The card producer sets a pricing level on their card (from 0 to 5) but does not set an absolute price. To see how each producer is rewarded, think about all of the advertising revenue being generated by all consumers as a “pot” of money that will be divided across all producers based on how many times their card was opened and the pricing level they set on their card. To make this a continuous process, the network tracks the total advertising revenue and the total rate at which cards are opened (factoring for pricing level) and maintains a base price that floats slowly up and down accordingly. This price is multiplied by the pricing level and the consumer pays the producer this price when they open a card.

The network itself is paid based on a small transaction fee — a 3% “sales tax” every time a payment is made from an advertiser to a consumer or from a consumer to a producer.

Here’s why we think Channels will be successful.

First, we know that advertisers are hungry to spend significant amounts of money for consumer attention, especially when they can target specific demographics (which they can do here based on “buying words” appearing in user feeds).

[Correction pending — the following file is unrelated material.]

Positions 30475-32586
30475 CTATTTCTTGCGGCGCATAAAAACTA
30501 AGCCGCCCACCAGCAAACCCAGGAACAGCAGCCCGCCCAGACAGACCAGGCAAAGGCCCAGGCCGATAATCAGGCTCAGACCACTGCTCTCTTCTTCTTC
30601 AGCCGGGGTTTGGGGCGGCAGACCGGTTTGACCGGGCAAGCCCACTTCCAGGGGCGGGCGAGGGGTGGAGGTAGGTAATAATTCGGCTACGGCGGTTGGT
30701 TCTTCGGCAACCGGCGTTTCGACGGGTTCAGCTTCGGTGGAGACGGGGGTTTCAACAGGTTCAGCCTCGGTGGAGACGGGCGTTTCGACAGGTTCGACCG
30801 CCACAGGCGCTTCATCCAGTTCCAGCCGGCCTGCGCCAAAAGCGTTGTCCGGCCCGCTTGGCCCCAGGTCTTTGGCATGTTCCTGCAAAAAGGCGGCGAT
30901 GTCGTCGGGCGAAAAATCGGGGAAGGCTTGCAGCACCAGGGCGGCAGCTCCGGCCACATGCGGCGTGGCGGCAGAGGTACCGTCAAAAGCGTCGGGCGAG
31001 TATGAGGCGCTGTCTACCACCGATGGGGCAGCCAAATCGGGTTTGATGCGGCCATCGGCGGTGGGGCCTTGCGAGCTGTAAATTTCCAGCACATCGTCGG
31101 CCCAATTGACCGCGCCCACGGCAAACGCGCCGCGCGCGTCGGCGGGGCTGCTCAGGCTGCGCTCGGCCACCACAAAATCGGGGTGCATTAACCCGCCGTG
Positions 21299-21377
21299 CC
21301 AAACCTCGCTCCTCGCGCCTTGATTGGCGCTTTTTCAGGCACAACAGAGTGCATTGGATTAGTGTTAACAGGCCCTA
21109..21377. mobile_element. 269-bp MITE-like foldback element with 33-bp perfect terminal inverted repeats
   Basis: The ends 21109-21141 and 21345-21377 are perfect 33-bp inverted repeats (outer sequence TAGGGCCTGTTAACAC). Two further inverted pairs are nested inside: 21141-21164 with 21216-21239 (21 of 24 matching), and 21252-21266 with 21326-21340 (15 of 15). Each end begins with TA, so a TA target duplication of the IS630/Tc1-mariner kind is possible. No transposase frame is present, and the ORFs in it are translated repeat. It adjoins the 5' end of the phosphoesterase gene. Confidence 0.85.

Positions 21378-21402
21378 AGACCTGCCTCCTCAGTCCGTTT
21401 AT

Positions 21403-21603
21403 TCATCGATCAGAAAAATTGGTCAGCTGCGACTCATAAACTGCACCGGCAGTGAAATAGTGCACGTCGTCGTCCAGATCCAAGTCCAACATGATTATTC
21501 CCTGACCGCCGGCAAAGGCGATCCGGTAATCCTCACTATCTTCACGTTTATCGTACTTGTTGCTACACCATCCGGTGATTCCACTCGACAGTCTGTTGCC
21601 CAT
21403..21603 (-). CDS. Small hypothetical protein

Second, many producers are hungry to generate revenue from their content. Since they know that they can compete on a level playing field for a share of all of the advertising revenue on the network, that competition is likely to drive up the quality and quantity of content. When a post goes viral on this network, the producer of that post will be rewarded with a substantial sum of money. Stories like this will drive other producers even harder to offer good content.

Third, users are always seeking interesting content. If the network offers them good content that is easy to access, they will keep coming back. Because of the nature of the network, they do not have to pay any money out of their pocket to access this content, but for those with an aversion to advertising, they have an option to pay the fair market value of the content they are consuming.

We hope that this produces a positive feedback loop where producers compete for the revenue, users come for the content, and advertisers come for the users.

Channels will change the way many types of content are shared on the internet. It recognizes that advertisers are going to continue to fund this content, but it provides a better way for producers to get paid and gives consumers a single place that contains a wide variety of compelling content.

Questions? Check out our FAQ.